New Embroideries

If you couldn't have afforded the vintage pieces like me then not to worry!  There were hundreds of newly produced embroideries available that had been mass produced by machine, how very China.  Lots of them however look quite cheap and brash due to the colour combinations, but if you hunt around you can find some nicer ones that look a bit more vintage.  These are more around the £10-£40 mark, so get negotiating. I managed to get prices down to under half of the initial price on most sales, so start low and work your way up.

This is an example of typical mass produced embroidery in Baisha, Yunnan.  This one is quite a nice design and relatively good quality, but some look cheap and brash.  The colours of this one help it to look more vintage in style

This is an example of typical mass produced embroidery in Baisha, Yunnan.  This one is quite a nice design and relatively good quality, but some look cheap and brash.  The colours of this one help it to look more vintage in style

Newly produced hand cross-stitched coasters.  These are very quick to produce for the skilled locals. They were 75p each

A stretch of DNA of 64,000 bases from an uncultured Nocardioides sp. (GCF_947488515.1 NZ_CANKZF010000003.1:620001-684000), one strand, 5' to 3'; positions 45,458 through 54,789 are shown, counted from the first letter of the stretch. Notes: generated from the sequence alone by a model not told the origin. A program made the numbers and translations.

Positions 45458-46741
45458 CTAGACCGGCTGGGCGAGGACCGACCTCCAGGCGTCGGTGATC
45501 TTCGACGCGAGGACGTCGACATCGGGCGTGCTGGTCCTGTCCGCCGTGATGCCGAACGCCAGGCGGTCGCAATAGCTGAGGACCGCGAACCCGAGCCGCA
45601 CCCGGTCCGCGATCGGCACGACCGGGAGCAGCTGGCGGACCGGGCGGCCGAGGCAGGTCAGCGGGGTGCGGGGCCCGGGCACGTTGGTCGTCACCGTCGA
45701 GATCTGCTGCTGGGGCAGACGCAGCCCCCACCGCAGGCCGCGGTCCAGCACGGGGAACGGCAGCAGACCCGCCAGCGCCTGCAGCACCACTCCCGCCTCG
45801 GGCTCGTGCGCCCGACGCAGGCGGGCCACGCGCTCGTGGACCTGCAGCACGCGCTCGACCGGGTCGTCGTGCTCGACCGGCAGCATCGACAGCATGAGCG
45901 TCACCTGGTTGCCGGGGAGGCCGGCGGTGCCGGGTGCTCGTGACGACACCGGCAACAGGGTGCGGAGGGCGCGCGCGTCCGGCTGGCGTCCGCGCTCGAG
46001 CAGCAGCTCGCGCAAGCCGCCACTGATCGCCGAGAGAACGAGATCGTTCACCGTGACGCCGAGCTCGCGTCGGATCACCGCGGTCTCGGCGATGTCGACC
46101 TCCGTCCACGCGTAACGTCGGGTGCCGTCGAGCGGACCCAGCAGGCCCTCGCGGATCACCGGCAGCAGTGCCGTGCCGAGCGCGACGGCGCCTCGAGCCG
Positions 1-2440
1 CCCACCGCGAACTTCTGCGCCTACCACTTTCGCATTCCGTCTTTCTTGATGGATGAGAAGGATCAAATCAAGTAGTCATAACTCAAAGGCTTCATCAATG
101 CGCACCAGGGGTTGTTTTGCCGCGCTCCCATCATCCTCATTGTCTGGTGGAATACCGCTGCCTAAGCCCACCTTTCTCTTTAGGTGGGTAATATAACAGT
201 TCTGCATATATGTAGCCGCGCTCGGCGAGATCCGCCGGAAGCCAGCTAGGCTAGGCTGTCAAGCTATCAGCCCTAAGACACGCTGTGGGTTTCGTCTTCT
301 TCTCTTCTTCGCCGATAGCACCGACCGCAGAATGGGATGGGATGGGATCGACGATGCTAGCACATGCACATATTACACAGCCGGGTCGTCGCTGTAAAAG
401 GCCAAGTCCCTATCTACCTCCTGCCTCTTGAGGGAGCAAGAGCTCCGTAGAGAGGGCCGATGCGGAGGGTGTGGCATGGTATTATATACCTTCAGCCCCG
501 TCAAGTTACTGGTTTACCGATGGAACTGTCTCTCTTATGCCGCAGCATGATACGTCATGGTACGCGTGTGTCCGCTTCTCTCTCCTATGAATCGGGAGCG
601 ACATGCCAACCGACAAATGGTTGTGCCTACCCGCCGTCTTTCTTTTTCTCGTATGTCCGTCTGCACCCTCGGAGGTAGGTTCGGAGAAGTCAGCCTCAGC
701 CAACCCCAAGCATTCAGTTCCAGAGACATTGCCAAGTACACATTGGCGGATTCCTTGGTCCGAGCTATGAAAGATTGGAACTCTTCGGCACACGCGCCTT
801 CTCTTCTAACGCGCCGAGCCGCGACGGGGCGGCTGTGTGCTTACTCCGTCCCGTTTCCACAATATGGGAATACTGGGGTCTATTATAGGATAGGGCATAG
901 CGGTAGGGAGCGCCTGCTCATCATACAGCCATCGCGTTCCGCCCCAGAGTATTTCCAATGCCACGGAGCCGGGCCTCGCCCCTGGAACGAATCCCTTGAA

Newly produced hand cross-stitched coasters.  These are very quick to produce for the skilled locals. They were 75p each

Hand-sewn brocade throws, made by the Yao minority.  Believe it or not, all stitches are sewn by hand on a cotton base cloth. I negotiated down to £37.50 per blanket

Hand-sewn brocade throws, made by the Yao minority.  Believe it or not, all stitches are sewn by hand on a cotton base cloth. I negotiated down to £37.50 per blanket

 

Clothing

Along with the embroidered baby carriers and antique pieces of fabric, you can find a few minority tribe garments including vintage floor length dress jackets from the Miao minority, pleated flared skirts with hand cross-stitched trims, and some cropped jackets in denim fabric with embroidery.  

Many older women of the minority tribes still dress in traditional clothing even today, and you only have to walk down the street to spot them in their unique attire.